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Knowledge is critical for your safety with bloodborne pathogens

26 May 2024 8:52 AM | Marcie Taylor

Our company has employees that are not typically in direct contact with blood borne pathogens but since we service hospital kitchens, likelihood of exposure could be higher at certain customers. Not to mention that someone could cut themselves on the sharp equipment in the kitchen and they would need to have such knowledge to be safe. And even in a restaurant environment, a customer could be sick. Thus, understanding OSHA's bloodborne pathogen protocol is crucial for maintaining a safe work environment.

Bloodborne pathogens are infectious microorganisms in human blood that can cause disease in humans, including but not limited to, hepatitis B (HBV) and human immunodeficiency virus (HIV). OSHA's Bloodborne Pathogens Standard (29 CFR 1910.1030) aims to protect workers from these health hazards by ensuring they are knowledgeable about potential risks and the measures necessary to prevent infection. This standard is applicable across various settings, including healthcare facilities, laboratories, and any workplace where there is a reasonable expectation of exposure to blood or other potentially infectious materials (OPIM). Since we offer cleaning in these places, our employees need to have knowledge to keep everyone safe.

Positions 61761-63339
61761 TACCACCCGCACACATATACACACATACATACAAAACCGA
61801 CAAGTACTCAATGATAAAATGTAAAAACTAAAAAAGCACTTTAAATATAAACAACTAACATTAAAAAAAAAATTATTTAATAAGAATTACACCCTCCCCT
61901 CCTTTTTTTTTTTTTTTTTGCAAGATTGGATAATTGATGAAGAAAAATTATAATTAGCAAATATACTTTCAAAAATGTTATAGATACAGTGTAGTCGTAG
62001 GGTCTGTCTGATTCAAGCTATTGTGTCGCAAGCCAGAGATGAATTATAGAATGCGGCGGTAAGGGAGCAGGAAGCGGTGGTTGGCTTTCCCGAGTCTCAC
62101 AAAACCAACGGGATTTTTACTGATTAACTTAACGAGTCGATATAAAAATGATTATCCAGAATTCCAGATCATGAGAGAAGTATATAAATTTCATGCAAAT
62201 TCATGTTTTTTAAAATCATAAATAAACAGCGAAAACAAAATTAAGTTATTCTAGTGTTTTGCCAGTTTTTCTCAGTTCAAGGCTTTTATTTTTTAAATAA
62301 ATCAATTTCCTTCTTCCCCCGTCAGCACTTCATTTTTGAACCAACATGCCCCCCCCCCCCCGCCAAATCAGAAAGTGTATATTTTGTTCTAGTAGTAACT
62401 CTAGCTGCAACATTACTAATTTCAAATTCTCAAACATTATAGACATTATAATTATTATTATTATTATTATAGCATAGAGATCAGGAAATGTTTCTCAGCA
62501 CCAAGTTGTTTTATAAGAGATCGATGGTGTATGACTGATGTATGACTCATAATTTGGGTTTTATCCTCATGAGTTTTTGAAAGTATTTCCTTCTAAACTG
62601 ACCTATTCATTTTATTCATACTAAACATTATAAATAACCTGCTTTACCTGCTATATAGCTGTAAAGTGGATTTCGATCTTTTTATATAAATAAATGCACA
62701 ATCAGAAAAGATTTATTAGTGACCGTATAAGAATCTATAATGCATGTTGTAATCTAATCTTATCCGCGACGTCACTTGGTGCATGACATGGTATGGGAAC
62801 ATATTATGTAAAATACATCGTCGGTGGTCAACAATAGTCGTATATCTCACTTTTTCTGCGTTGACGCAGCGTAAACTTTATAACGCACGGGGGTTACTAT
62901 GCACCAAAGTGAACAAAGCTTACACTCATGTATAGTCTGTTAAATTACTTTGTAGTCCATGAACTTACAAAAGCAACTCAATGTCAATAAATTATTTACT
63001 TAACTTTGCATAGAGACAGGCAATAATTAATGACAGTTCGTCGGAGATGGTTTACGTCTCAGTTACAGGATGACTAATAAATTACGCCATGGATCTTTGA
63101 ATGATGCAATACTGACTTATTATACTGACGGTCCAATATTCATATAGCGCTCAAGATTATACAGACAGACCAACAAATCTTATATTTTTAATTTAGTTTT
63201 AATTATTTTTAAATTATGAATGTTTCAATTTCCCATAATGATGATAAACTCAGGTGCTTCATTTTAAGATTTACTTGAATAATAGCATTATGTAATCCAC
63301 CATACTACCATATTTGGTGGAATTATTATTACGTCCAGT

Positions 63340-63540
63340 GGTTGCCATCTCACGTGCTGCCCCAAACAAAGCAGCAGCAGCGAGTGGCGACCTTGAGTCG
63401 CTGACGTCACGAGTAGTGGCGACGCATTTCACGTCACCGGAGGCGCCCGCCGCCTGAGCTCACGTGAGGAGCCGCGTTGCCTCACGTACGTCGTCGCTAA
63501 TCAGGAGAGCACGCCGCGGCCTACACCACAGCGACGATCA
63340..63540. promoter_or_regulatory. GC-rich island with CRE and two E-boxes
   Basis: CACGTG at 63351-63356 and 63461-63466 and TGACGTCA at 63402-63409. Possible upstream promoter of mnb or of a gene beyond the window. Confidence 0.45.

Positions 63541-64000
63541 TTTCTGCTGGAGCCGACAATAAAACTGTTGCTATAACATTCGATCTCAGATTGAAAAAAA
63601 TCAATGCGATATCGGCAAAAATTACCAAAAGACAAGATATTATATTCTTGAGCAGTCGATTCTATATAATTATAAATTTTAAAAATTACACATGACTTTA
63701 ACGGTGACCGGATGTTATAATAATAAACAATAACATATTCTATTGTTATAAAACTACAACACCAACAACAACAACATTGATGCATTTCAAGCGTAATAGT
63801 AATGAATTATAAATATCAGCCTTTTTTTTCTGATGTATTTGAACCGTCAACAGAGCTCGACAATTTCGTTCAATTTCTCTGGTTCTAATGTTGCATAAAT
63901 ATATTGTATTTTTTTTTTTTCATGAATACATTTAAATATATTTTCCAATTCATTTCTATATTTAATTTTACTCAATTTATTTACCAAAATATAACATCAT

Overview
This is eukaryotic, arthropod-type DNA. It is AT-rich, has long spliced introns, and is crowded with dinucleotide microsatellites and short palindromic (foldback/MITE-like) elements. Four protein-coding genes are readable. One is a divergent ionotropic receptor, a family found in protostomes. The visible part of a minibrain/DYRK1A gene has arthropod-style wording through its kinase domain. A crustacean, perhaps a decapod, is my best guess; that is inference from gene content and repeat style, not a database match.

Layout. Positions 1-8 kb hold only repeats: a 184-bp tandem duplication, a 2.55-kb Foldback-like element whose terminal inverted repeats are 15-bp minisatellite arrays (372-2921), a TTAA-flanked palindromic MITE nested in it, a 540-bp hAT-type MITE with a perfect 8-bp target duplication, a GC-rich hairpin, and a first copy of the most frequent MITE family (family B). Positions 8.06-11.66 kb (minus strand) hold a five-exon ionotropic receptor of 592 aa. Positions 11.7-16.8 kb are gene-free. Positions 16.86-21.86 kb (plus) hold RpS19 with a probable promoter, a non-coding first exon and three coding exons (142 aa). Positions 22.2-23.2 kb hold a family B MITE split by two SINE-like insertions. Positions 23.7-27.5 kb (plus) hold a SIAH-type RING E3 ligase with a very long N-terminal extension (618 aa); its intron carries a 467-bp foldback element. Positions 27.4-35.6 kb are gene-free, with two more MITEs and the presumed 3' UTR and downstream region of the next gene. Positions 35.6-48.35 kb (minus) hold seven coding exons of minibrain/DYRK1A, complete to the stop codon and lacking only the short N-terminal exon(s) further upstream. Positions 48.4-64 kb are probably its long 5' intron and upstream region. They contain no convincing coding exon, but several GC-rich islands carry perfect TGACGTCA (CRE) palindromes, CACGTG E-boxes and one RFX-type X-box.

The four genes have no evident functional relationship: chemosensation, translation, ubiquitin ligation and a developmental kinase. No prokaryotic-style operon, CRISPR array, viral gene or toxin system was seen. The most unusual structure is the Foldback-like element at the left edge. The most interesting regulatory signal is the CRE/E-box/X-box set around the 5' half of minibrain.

Universal precautions are a key component of the protocol, requiring that all human blood and OPIM be treated as if they are known to be infectious for bloodborne pathogens. This approach minimizes the risk of exposure and transmission. Fundamental protective practices include the use of personal protective equipment (PPE) such as gloves, gowns, face shields, and masks; proper hand hygiene; and the safe disposal of needles and other sharps. Additionally, engineering controls like sharps disposal containers and needleless systems, alongside work practice controls such as not recapping used needles, further enhance safety. Employers must ensure that these controls are in place and that employees are trained to use them effectively.

Employers bear significant responsibility in implementing and maintaining bloodborne pathogen protocols. They must develop a written Exposure Control Plan (ECP) that outlines the measures to eliminate or minimize exposure risks. This plan should include details on employee training, vaccination programs (notably the HBV vaccine), and procedures for post-exposure evaluation and follow-up. Regular training sessions are essential to keep employees informed about potential hazards and updates to safety practices.

Additionally, employers are required to provide appropriate PPE at no cost to employees and ensure its proper use and maintenance. By adhering to these responsibilities, employers not only comply with OSHA regulations but also foster a safer workplace environment, thereby protecting their workforce from the serious health risks associated with bloodborne pathogens. Knowing how to be safe in the every customer we service is crucial for every employee. 


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